Eczema & Topical Steroid Addiction & Withdrawl
Topical corticosteroid creams are commonly used to treat eczema, dermatitis, and psoriasis.
Some of the dangers of “episodic” care such as walk in clinics and telemedicine (Babylon Telus Health and other telemedicine providers) are overprescribing, repeat refills and no in person follow up.
Patients using corticosteroid creams for long periods of time may develop a tolerance and require a stronger corticosteroids like betamethasone. When used for longer periods of time, people can suffer severe skin withdrawal symptoms. Signs of severe topical steroid withdrawal include redness of the skin which can be a shade of pink or purple (Red Skin Syndrome). Other signs can include burning, stinging, intense itching, peeling or oozing and even open sores. These signs may occur days or weeks after stopping treatment for as little as 2 months.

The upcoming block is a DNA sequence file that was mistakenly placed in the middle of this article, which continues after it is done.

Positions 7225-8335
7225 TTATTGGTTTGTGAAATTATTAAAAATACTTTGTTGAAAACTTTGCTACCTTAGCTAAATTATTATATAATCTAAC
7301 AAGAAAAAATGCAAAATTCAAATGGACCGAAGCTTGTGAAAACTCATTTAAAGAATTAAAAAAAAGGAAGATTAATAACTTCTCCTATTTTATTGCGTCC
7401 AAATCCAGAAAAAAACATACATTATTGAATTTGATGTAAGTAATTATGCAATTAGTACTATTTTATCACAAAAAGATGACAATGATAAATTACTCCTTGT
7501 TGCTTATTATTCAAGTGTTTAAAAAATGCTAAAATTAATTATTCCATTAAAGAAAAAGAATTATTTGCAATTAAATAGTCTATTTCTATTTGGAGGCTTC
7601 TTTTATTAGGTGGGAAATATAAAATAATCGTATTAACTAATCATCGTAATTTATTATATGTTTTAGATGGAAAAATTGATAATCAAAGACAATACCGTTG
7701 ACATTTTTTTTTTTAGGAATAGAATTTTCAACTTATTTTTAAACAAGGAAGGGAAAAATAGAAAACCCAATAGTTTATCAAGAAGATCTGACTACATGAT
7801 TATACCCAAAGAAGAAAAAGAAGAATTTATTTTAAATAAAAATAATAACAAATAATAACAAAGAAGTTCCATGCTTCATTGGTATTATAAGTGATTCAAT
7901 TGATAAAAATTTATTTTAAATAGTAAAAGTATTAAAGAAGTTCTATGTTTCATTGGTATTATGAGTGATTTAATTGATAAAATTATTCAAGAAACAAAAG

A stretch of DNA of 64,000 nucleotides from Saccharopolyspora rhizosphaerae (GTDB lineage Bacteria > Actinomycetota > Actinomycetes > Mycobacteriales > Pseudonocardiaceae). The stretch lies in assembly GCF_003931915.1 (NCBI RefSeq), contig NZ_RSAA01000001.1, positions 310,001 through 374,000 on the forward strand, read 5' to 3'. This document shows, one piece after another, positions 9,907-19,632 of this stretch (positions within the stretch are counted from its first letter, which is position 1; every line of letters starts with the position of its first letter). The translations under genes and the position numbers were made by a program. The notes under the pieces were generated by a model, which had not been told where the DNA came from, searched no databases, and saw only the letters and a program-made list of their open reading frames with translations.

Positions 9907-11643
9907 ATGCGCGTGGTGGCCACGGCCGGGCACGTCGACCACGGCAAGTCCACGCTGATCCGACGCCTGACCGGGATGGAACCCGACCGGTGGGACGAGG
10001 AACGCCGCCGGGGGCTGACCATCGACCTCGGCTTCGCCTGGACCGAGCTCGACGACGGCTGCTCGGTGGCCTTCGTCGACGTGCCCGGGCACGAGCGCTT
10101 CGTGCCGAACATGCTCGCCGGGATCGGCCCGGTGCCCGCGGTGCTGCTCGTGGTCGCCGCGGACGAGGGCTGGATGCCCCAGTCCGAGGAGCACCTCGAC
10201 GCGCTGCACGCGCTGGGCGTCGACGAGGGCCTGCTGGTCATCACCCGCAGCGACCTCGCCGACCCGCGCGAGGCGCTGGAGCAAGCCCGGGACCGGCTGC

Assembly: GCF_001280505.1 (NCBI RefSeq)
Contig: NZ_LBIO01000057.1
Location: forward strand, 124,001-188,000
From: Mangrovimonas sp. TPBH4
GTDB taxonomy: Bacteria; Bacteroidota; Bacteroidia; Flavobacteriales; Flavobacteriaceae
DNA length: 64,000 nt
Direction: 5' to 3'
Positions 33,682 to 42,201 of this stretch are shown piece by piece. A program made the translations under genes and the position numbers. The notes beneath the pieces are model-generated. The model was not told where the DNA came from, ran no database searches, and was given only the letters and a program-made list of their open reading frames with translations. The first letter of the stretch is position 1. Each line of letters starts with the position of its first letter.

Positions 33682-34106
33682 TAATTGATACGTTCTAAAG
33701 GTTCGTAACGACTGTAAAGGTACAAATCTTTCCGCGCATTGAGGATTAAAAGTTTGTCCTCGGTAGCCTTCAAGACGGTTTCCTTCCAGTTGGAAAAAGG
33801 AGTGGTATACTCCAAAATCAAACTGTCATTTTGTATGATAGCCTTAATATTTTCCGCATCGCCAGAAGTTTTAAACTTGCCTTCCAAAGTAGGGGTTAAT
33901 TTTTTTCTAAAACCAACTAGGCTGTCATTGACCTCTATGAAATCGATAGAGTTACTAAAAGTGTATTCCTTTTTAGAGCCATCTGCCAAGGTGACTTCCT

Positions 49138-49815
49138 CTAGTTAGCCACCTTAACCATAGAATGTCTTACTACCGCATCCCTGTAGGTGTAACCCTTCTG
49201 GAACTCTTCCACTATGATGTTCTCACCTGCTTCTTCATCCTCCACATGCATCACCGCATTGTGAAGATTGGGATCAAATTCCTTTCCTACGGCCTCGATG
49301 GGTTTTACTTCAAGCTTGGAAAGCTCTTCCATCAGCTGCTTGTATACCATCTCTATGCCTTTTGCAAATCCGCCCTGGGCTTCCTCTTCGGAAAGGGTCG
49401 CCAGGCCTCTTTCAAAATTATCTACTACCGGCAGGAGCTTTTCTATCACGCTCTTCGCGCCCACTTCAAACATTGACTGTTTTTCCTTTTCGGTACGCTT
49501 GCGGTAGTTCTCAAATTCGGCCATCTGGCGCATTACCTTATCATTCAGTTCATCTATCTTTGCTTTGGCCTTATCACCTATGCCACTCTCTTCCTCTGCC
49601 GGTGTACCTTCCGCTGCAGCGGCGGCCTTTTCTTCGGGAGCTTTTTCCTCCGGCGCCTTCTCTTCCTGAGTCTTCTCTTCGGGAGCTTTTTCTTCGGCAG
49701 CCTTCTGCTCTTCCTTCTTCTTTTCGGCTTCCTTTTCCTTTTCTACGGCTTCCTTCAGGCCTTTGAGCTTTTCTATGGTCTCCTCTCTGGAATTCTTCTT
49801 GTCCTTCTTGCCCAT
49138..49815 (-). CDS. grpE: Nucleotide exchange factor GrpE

Corticosteroids are classified by potency levels (1 highest and 7 lowest) and examples are beclomethasone, betamethasone, clobetasol, hydorcortisone, mometasone, and triamcinolone. Many patients rely on corticosteroids to manage their eczema not knowing that withdrawal can be very troublesome as the steroids are easily absorbed by the skin.
Prevention and treatment of mild to moderate eczema:
- moisturize skin with ointments and lotions that seal in moisture. Petroleum jelly (Vaseline) works well.
- Identify the triggers that worsen the reaction (sweat, stress, soaps, detergents, seasonal or food allergies)
- Take shorter showers and baths and use warm rather than hot water.
- Gentle moisture bar such as Dove Sensitive Skin bar soap works well as it is unscented and pH balanced.
- Bleach baths. American Academy of Dermatology recommends a bleach bath to prevent flares. Diluted bleach decreases the bacteria on the skin and related skin infections. Add 1/2 cup of household bleach to your bathtub. Do not use more than 2x/week.